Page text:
Balance and Centred-ness

What happens in those moments when life suddenly feels out of control when that perfectly delightful day turns geometrical. It is in my nature to try to uncover, discover, and place, but for a moment, altered moments in order to understand them, find my bearing and crawl back out of the unexpected slide into the rabbit hole.

Thus begins this piece. Waking up in the middle of the night unexpectedly, out of the blue, and breathing quickly places me in the middle of a circle of questions. What happened? What am I experiencing? Gazing out with my eyes closed, I wonder what balance is? And is there a balanced place and is that the place to search out or search for.

In my mind’s eye, I saw a tight rope walker. I saw arms outstretched and a constant striving for balance so as not to fall off the slender line of rope. I thought about losing one’s balance and how that could happen in daily life, and I thought about how taking on things that are not ours, can alter that state of balance. I thought about how the foods we eat can affect our balance of feeling well or not. I thought about how taking on fear or anxiety or any emotion can bring a weighted-ness, too heavy to bear. I thought about how taking on someone else’s thoughts or sadness can pull one into their altered state. And I wondered, even if you let go of all the unexpected weight or loss, balancing again on that tight rope of life, how do you stay connected to life and others, without concern for sliding into another state of imbalance. It was an interesting image forming, that of balancing and not balancing life and all of its expected and unexpected circumstances. Something was missing in this picture, and then I realized what it was.

In order to even contemplate walking the tight rope, one has to become centred in one’s own body, one’s own self, one’s own life. And I asked myself: What is the difference between balance and centred-ness?

As I negotiated this inner landscape of questioning, an image arose showing all of the meetings we have in a day, and with each one there was an open door. The doors were the portals into human stories, daily encounters, interactions and experiences. I imagined a day in my life walking through several of the doors. I could feel overwhelmed in some, happy in others, and sad in another. I could feel my balance swaying and then losing it completely. And I wondered why, realizing that there’s one thing to exchange and interchange and experience moments, while maintaining one’s balance; and then there is another thing in entering into an experience and carrying it someone inside of me. It became quickly obvious to me that being present and taking something on were two completely different realities. One allowed balance to remain, the other compromised it.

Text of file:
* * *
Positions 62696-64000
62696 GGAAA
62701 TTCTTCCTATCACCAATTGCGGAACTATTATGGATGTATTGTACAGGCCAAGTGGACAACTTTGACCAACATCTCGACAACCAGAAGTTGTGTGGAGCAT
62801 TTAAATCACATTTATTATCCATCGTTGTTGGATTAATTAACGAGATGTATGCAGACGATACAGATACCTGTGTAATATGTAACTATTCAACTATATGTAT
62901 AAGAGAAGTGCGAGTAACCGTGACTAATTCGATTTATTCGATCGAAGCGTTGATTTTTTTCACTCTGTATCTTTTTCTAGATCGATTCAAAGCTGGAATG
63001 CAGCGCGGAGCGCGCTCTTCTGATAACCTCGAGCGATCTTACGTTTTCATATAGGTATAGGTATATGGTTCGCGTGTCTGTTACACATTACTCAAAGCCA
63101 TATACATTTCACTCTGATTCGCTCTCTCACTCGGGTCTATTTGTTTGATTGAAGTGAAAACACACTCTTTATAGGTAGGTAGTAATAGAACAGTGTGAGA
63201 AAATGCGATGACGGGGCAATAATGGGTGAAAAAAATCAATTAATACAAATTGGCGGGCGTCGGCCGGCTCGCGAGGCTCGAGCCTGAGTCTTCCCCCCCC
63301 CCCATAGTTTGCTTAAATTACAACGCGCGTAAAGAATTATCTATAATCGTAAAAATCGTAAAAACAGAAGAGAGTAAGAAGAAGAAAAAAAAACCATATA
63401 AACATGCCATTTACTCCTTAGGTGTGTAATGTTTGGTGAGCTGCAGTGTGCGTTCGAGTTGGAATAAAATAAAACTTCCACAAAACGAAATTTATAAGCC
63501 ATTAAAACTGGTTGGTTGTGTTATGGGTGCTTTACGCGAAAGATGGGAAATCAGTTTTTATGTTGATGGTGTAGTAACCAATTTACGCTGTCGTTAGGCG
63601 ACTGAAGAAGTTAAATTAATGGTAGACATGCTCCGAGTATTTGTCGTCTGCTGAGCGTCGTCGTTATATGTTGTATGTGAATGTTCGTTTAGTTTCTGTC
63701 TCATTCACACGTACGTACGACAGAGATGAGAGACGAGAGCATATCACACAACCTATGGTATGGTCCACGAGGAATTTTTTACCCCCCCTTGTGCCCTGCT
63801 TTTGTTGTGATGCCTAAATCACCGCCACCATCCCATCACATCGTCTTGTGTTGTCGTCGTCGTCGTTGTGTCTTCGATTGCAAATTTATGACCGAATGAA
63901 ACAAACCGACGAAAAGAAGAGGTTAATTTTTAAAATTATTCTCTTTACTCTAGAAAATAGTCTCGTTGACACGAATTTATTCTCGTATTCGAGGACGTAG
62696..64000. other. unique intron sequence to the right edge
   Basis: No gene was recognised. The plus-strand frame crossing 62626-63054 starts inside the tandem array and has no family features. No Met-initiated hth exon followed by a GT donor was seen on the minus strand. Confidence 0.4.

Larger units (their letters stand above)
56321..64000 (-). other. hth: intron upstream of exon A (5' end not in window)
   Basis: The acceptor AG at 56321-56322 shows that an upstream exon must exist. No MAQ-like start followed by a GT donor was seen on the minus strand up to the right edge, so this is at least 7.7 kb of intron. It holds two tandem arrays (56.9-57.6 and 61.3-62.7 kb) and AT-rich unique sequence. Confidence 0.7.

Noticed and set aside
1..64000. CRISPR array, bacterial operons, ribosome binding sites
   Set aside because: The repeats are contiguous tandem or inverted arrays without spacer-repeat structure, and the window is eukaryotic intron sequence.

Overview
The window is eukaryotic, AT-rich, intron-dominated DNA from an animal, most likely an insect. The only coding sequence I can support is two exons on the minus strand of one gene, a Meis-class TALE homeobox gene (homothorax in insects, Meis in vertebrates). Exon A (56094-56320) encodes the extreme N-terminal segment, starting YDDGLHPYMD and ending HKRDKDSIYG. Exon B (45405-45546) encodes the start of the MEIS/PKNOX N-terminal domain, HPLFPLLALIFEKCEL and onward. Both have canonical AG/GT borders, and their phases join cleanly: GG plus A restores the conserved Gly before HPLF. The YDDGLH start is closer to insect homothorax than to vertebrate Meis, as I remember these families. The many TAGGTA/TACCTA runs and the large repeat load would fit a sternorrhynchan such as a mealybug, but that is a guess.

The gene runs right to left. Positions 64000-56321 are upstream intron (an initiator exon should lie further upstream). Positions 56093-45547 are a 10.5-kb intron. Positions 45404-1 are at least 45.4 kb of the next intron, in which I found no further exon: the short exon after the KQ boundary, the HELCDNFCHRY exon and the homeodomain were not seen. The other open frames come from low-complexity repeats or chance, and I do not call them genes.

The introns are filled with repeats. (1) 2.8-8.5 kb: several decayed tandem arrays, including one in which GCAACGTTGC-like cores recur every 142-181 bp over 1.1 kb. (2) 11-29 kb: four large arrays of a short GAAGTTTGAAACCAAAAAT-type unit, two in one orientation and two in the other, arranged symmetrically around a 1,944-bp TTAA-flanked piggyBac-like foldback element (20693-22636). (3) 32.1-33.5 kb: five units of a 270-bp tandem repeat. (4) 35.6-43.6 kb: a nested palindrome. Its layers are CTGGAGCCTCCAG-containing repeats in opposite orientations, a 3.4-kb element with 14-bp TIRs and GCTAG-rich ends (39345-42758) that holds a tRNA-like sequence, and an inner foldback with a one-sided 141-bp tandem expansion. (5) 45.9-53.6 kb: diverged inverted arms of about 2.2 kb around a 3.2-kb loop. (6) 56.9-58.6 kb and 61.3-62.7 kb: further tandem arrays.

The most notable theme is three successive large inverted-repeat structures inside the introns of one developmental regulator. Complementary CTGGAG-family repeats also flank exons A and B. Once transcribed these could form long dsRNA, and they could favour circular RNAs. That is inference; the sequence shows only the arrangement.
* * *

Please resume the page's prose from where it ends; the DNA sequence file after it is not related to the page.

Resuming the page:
And then I thought, but we meet situations and individuals every day of our lives, how can I maintain my balance? Is it in the number of times, in the weight of the situation? And then I realized it was in myself that I had to turn—to that inner place of dwelling—-where my centre lived, where I essentially lived from. And I felt a shift. To sit with the details of imbalance is to discover that in order to maintain walking on the tightrope of life, one needs to be and stay centred before the beginning of each walk, each new day. When I made the shift in consciousness from balance to centre, I found ground under my feet again. I felt the strength that comes and is always there, when one goes into the interiors of our human embodiment.

If we are always in the middle of the swaying tight rope, managing balance, eventually fatigue and tiredness, sadness and even anxiety will come to visit, not because anything is wrong, but simply because that’s what happens. To be able to stop, breathe, let go of all the weight of emotions, thoughts, situations and just be in the present moment, within the centre of one’s self, allowing things to be just as they are, is to find a way of being centred in one’s self amidst whatever weather patterns life offers each day.

It’s subtle but essential to know within ourselves how to keep our balance by how much we can carry in any given day and how much we can enter into. And even more important is to know that by bringing breathe into one’s body, it opens a place and a space to dwell, to be inside so that our human being has a place to rest, feeling and finding it’s self and centre, so when each new day appears, we can be ready to walk the tight rope of life centred choosing and learning continuously how to balance the winds of change and the weight of existence.

2 Replies to “Balance and Centred-ness”

  1. Thank you for this, Jill. It’s just what I needed to read today. xo

    1. Jill LaBelle Sophie says: Reply

      Your welcome Joanne. So grateful.

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